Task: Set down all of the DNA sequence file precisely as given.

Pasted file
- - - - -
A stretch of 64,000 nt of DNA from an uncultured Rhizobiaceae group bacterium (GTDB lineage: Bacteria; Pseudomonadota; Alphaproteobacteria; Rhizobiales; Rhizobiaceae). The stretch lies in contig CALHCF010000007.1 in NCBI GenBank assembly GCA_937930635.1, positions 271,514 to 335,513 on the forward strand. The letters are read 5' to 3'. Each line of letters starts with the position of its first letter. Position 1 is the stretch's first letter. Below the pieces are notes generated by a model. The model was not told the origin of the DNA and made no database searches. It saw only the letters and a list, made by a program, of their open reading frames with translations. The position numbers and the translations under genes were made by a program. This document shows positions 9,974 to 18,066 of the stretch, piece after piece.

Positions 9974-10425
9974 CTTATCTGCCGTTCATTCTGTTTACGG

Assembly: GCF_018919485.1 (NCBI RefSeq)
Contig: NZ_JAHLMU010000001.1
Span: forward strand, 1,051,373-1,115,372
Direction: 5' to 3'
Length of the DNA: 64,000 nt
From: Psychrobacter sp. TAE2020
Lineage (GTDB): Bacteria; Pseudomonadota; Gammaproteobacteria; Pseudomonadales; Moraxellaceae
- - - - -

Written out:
A stretch of 64,000 nt of DNA from an uncultured Rhizobiaceae group bacterium (GTDB lineage: Bacteria; Pseudomonadota; Alphaproteobacteria; Rhizobiales; Rhizobiaceae). The stretch lies in contig CALHCF010000007.1 in NCBI GenBank assembly GCA_937930635.1, positions 271,514 to 335,513 on the forward strand. The letters are read 5' to 3'. Each line of letters starts with the position of its first letter. Position 1 is the stretch's first letter. Below the pieces are notes generated by a model. The model was not told the origin of the DNA and made no database searches. It saw only the letters and a list, made by a program, of their open reading frames with translations. The position numbers and the translations under genes were made by a program. This document shows positions 9,974 to 18,066 of the stretch, piece after piece.

Positions 9974-10425
9974 CTTATCTGCCGTTCATTCTGTTTACGG

Assembly: GCF_018919485.1 (NCBI RefSeq)
Contig: NZ_JAHLMU010000001.1
Span: forward strand, 1,051,373-1,115,372
Direction: 5' to 3'
Length of the DNA: 64,000 nt
From: Psychrobacter sp. TAE2020
Lineage (GTDB): Bacteria; Pseudomonadota; Gammaproteobacteria; Pseudomonadales; Moraxellaceae